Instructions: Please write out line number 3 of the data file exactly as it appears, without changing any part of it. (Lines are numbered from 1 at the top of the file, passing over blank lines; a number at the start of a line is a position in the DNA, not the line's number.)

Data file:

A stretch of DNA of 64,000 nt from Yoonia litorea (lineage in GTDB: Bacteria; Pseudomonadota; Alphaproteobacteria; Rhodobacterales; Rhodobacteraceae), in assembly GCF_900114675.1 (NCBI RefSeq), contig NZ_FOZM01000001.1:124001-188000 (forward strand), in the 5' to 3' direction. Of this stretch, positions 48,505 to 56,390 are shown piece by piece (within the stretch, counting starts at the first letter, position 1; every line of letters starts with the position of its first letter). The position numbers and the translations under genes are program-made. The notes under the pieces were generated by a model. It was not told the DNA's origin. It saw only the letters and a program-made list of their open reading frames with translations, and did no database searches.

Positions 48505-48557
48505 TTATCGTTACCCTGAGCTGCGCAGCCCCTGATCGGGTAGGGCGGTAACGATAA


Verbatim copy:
48505 TTATCGTTACCCTGAGCTGCGCAGCCCCTGATCGGGTAGGGCGGTAACGATAA